Matar Muhammad – traditional arab music on buzuq

Matar Muhammad – traditional arab music on buzuq
Matar Muhammad was born in 1939 in the Bekaa plain (Lebanon) and died in 1995. He came from a family of Gypsies, wandering musicians from father to son. From the age of seven onwards, his father and elder brother initiated him into buzuq playing. He made his professional debut in the early sixties, through the BBC’s Arab programmes, but he really became famous through the performances of “Arduna ila al-abad” during the Festival of Baalbek. After that, his reputation extended throughout the Arab world and beyond. Heir to an oral tradition, his inbred gifts allowed him to practice a truly sophisticated art in an empirical manner. His course has been that of an outstanding soloist and an imaginative improviser who nevertheless remained faithful to the spirit and theoretical principles of Arab music.

The buzuq belongs to the large family of tanbûr, long-necked lutes, the existence of which has been traced back to Al-Farâbi – Al-kitaâ al-musîqi al-kabîr [The Great Book of Music] – who describes it as identical to the tanbûr al-baghdâdi. The pear-shaped sound-box measures approximately 40 cm long and the neck about 80 cm. The latter carries twenty six frets (adjustable ligatures). The two double metal strings are usually tuned to the octave and plucked with a horn or quill plectrum (rishah).

 

Matar-Mohamed

 

Matar Muhammad

This old vinyl disc is for me an absolute reference in music, whatever the style. Some of the atmosphere are really close to electronic ambient music.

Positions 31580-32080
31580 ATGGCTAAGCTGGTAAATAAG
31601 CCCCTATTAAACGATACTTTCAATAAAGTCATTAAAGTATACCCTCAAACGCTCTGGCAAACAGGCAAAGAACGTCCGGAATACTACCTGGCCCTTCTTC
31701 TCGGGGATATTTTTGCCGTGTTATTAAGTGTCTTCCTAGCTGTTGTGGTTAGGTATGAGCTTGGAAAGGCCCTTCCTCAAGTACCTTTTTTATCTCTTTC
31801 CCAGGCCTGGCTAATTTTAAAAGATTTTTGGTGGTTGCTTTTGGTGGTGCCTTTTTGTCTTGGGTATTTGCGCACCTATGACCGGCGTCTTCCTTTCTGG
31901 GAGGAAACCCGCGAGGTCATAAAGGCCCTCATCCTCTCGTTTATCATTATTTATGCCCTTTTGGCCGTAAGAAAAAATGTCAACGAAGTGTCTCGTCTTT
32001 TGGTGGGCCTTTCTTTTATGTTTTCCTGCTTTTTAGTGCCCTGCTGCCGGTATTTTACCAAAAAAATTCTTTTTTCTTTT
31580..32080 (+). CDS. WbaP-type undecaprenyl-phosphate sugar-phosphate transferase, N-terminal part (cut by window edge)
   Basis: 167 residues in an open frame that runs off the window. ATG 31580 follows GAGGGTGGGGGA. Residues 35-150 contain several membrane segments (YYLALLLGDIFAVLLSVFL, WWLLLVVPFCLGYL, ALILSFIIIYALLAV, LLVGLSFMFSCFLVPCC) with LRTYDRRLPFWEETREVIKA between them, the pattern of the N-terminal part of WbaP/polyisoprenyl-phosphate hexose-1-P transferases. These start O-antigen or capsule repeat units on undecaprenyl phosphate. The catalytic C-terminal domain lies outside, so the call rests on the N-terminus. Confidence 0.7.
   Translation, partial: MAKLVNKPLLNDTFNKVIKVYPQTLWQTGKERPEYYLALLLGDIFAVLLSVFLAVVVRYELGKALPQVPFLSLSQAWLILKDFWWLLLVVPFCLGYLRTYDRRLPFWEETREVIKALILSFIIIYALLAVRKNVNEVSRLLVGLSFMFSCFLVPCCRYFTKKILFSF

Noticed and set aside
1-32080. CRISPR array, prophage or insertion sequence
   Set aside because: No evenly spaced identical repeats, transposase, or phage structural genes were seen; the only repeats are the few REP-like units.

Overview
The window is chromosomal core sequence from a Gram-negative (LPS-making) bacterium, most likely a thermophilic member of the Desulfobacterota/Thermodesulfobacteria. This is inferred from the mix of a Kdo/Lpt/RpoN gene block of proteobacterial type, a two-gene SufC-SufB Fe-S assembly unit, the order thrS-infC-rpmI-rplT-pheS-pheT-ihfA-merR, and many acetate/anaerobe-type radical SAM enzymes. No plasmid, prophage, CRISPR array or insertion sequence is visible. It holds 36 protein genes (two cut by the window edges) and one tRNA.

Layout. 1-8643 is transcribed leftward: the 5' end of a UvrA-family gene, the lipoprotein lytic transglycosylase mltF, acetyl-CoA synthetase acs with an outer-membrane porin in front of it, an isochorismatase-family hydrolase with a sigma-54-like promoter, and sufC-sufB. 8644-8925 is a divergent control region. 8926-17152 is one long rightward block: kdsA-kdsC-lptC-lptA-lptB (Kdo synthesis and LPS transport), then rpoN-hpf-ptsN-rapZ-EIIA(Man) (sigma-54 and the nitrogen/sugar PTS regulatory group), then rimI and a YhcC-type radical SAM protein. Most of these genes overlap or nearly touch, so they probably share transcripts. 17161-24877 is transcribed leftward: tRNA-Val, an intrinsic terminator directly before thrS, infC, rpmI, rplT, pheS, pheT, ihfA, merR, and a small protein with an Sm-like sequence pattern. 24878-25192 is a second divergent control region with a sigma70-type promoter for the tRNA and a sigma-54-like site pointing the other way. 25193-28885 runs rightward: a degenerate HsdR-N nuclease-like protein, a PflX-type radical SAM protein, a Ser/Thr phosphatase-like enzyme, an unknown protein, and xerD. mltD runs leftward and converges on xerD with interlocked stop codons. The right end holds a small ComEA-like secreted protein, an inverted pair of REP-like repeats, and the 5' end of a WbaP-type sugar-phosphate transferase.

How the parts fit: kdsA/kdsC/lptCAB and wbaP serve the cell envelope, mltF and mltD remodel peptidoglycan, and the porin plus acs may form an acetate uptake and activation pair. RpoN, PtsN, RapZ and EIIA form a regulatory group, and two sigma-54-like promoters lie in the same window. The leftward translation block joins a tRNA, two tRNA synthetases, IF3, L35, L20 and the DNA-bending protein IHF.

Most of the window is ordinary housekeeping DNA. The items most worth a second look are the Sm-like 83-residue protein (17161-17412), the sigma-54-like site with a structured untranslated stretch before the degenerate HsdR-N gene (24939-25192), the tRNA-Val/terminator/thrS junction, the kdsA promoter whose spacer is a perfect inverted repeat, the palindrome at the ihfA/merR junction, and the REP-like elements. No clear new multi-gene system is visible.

This disc was bought by my father more than 25 years ago in Egypt. Some years ago, I decided to record it digitally and put it on CD format.I then converted it to good quality MP3 files for my personal use. I now decided to share this music here with you. Enjoy listening !

Matar-Muhammad-traditional-arab-music.zip (2391 downloads)

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This article has 3 comments

  1. Thank you so much for posting this. One of the most under appreciated musicians the world has seen. It’s so great to have another quality sound recording of him available. Thanks!

  2. Thank you and your father for the music !

    :-)

  3. Barakallah feek for posting this. What a jewel. The buzuq as played by this master occupies a place between the Indian sitar and the Arab oud, both of which it shares affinities with. Masterful.

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